WASHINGTON — President Barack Obama’s meeting with a restive and resistant House Republican majority on Wednesday underscored their deep divisions over fiscal policy as both sides acknowledged that an overarching budget compromise was in doubt despite a new push by the White House.
One day after Republicans rolled out a detailed proposal aimed at eliminating the federal deficit through steep cuts and repealing many of the president’s accomplishments, Obama told them pointedly in a rare visit that their highest fiscal priority was not his.
“Our biggest problems in the next 10 years are not deficits," the president told them, according to accounts from the meeting, bluntly rejecting an idea that has become Republican fiscal dogma.
That left many Republicans, who are resisting the president’s calls to close tax loopholes that benefit the wealthy, wondering where they could find room for compromise.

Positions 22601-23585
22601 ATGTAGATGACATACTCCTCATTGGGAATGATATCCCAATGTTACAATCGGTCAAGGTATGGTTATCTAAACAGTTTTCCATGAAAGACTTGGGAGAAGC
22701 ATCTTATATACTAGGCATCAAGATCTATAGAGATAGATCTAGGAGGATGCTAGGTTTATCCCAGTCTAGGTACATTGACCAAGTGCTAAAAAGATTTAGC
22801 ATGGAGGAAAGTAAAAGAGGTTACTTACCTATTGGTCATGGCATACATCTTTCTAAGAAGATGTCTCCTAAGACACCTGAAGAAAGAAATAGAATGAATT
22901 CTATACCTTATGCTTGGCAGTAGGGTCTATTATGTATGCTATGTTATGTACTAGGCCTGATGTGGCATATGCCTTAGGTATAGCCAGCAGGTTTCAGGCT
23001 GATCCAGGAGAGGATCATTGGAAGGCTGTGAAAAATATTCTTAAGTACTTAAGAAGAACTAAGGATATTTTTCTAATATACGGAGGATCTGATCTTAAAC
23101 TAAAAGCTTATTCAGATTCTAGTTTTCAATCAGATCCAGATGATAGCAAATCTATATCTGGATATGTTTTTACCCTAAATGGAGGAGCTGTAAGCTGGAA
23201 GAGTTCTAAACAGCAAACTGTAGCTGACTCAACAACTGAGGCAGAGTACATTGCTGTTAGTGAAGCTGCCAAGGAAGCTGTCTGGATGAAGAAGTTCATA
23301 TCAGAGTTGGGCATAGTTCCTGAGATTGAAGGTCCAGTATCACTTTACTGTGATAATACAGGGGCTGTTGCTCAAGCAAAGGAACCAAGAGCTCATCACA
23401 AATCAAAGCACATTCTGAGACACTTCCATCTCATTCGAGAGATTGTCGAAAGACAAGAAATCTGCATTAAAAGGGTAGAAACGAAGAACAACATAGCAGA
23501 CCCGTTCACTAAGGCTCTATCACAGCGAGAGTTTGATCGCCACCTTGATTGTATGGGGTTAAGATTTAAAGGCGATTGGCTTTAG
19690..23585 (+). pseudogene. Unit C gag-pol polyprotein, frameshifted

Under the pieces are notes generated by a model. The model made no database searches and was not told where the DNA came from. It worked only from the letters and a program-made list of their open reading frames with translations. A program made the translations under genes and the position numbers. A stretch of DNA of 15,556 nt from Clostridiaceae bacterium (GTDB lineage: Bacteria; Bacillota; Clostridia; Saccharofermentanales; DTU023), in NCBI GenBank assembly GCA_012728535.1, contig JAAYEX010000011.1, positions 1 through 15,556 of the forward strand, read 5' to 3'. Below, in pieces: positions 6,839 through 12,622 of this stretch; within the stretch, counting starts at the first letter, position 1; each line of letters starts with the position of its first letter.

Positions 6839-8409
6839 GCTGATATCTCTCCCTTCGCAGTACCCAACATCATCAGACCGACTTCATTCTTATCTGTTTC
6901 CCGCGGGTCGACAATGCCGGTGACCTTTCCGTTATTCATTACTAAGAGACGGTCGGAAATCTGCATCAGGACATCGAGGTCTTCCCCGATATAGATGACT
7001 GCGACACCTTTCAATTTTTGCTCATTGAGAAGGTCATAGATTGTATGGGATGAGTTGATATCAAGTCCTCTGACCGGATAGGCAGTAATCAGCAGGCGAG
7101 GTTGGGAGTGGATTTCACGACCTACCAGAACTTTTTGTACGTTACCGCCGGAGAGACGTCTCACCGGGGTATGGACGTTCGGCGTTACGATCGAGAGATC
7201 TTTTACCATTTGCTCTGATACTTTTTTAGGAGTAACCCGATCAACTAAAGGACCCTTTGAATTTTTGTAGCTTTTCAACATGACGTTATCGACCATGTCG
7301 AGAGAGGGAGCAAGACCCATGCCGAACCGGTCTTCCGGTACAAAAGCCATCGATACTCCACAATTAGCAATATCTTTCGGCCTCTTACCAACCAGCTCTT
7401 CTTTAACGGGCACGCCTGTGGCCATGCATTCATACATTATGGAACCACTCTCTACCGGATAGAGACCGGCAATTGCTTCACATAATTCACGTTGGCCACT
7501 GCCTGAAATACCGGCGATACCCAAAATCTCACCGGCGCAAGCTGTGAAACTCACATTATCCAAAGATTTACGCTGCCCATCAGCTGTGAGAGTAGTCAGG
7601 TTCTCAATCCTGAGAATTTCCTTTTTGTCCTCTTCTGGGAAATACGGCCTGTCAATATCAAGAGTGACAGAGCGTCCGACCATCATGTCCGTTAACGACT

“Well, he doesn’t want to balance the budget in 10 years, and he wants tax increases, and he wants new spending," Rep. Darrell Issa of California said as he left the meeting early. “But other than that, we’re close."
Wednesday’s hourlong discussion at the Capitol coincided with the release of a new budget by Senate Democrats that adds $100 billion in new stimulus spending and would impose higher taxes on large corporations and wealthy Americans. Together, both events illustrated anew just how difficult it will be to resolve the issues that have split the Congress for years and created a perpetual cycle of deadline-driven, short-term fiscal policy. Given the gap in the budget approaches, the president conceded as much in an interview with ABC News that ran on Wednesday before he went to the Capitol for the second consecutive day.
“Ultimately, it may be that the differences are just too wide," said Obama, who will meet today with Senate Republicans and House Democrats. “It may be that ideologically, if their position is, ‘We can’t do any revenue,’ or, ‘We can only do revenue if we gut Medicare or gut Social Security or gut Medicaid,’ if that’s the position, then we’re probably not going to be able to get a deal."